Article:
If you’re aiming to convert .crt to .pem file, the method is pretty straightforward. Just start up your OpenSSL tool and type in:

openssl x509 -in certificate.crt -out certificate.pem

Upon executing this command, your CRT certificate will be transformed into a PEM variant, streamlining its management and application.

Convert DER to PEM

In case your digital certificate is in the DER format, the switch to PEM remains uncomplicated.

To facilitate this, utilize a command that’s similar to the previous ones via OpenSSL:

openssl x509 -inform der -in certificate.cer -out certificate.pem

Make sure to replace ‘certificate.der’ with the appropriate name of your SSL certificate in the DER format. The result? A fresh PEM-style file labelled ‘certificate.pem.’

The PEM format is a widely supported, base64-encoded standard used for storing SSL certificates and other X509 public key certificates.

Convert CER to PFX

PFX being a format that uses public key and a private key. To convert a CER file into PFX, you need to use private key first.

Now, use OpenSSL and PKCS 12 command to change file format to PFX.

Below is a command to convert CER to PFX file format.

openssl pkcs12 -export -out certificate.pfx -inkey privateKey.key -in certificate.cer -certfile CACert.cer

In this command, you need to swap privateKey.key with private key file and replace certificate.cer file with CER certificate file.

The output will be a certificate.pfx, which contains both the certificate and a private key.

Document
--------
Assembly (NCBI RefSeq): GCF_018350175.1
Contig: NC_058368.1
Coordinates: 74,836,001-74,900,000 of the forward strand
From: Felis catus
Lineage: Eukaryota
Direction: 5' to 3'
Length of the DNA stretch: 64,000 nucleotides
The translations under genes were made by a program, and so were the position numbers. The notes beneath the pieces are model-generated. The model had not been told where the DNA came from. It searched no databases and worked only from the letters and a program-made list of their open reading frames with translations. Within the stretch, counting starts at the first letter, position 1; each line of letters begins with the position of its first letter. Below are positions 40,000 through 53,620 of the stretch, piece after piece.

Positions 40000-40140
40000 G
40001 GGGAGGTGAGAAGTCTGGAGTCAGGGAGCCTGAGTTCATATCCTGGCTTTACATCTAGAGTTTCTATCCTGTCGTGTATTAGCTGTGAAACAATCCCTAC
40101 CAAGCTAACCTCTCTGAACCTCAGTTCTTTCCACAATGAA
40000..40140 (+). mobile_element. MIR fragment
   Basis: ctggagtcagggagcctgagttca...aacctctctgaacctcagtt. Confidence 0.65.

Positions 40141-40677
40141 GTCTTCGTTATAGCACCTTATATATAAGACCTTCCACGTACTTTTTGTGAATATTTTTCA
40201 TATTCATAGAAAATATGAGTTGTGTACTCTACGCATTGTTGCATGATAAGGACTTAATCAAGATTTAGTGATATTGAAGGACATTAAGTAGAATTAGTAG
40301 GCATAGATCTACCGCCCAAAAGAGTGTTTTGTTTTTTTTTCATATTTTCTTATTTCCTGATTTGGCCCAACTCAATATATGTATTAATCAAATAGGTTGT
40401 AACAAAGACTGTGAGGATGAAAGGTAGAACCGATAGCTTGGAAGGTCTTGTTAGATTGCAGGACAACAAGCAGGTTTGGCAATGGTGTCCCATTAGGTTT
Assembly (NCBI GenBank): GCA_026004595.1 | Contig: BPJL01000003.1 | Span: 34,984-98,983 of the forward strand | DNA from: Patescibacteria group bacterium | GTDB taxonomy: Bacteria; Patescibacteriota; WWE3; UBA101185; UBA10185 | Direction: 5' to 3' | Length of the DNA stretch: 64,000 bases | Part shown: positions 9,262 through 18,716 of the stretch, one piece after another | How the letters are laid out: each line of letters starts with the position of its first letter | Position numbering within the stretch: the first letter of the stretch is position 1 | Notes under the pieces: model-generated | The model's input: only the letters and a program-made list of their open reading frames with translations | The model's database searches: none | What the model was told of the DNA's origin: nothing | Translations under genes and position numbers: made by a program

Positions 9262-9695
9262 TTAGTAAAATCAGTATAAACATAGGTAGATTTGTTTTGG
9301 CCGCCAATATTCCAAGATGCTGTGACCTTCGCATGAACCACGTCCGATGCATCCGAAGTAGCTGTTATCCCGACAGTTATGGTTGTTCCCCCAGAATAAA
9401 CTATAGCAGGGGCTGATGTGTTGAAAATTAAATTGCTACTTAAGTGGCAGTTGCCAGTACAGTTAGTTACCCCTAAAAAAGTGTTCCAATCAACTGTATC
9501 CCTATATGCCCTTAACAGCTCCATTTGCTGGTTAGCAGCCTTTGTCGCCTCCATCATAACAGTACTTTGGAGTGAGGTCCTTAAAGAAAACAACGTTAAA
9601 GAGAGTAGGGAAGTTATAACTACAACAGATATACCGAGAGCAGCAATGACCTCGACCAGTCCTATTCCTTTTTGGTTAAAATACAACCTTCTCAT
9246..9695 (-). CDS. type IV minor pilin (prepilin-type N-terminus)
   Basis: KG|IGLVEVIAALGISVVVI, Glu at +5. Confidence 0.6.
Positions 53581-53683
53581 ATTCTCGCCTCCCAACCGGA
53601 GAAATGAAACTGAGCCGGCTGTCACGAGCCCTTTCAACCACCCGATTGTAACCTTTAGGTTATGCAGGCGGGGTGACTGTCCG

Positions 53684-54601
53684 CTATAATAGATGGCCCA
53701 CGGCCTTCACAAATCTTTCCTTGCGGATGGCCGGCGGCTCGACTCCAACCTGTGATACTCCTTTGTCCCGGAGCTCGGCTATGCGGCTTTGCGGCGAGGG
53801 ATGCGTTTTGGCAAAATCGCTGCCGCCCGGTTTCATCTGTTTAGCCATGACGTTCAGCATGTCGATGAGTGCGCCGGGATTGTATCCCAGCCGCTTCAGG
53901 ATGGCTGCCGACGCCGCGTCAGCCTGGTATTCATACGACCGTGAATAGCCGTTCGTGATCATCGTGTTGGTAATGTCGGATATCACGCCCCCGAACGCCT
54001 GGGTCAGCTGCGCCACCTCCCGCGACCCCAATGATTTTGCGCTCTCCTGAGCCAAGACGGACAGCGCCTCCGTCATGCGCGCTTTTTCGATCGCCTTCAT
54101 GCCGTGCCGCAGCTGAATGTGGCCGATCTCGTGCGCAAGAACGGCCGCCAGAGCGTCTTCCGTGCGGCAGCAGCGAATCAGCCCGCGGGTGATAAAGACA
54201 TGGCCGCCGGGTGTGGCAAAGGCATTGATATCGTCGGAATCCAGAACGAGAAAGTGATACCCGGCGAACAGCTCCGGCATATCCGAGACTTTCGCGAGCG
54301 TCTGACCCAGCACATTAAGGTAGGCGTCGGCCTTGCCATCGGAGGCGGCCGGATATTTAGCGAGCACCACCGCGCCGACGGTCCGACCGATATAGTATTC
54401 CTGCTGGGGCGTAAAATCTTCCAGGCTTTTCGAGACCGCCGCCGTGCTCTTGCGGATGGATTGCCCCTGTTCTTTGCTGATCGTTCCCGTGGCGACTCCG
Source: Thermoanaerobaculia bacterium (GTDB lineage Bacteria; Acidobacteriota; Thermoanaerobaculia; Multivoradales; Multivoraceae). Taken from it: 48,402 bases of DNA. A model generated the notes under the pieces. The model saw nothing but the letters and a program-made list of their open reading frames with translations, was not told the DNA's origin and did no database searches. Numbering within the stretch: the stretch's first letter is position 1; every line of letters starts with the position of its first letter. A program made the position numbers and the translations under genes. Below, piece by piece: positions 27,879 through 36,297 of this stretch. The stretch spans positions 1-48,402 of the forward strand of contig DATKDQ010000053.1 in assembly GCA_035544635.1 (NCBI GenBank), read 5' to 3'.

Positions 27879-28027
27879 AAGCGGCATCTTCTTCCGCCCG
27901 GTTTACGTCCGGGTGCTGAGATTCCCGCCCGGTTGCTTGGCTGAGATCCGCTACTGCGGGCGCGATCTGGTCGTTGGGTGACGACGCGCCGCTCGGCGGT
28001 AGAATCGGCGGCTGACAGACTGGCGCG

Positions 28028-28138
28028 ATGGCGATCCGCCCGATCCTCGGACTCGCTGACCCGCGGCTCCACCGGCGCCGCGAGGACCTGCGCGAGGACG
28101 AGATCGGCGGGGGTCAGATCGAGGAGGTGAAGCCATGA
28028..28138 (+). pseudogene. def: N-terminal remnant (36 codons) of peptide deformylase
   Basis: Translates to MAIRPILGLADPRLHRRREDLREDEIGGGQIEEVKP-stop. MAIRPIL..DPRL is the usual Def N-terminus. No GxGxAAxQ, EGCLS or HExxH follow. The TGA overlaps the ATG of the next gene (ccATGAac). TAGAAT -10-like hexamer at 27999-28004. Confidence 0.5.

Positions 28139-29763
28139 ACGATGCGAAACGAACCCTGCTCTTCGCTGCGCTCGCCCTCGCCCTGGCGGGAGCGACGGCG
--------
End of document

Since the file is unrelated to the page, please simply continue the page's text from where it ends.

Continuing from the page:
Basic Standard of SSL Format: X.509

When it comes to digital certification standards, X.509 stands out. Its primary purpose is to verify the certificate holder’s identity and guarantee safe web data exchanges. Distributed by trusted Certificate Authorities (CA), X.509 certifications are pivotal for maintaining online safety.

They include essential details such as the certificate owner’s identity, its validity period, and a unique digital signature for validation. They also incorporate a public key for data encryption and decryption and a private counterpart for digital signing purposes.

You might often find a need to convert PEM to CRT to match the standard requirement of your specific application.

Final Thoughts

It is essential to recognize the significance and value of having an SSL converter. SSL certificate file converter is helpful during the installation of a certificate as different servers accept different file formats.

Moreover, it also increases the compatibility of an SSL certificate to the server type. Hope that the above suggestion regarding converting file format will help you during SSL related tasks.

Having the correct certificate ensures both a secure online space and demonstrates your dedication to respecting user privacy.

SSL Tools

SSL Converter

Free SSL Checker

Why No Padlock

SSL Certificate Decoder

CSR Decoder

About the Author

Apurva Barve

Apurva holds a master’s in Computer Science and has spent over 6 years immersing in SaaS Customer Services with a focus on SSL technologies. With a natural ability to understand customer needs, she has thrived in highly competitive markets, showcasing her adaptability and prowess in the ever-evolving SSL industry. When not decoding tech jargon, you'll find her sipping on coffee and enjoying the digital landscape.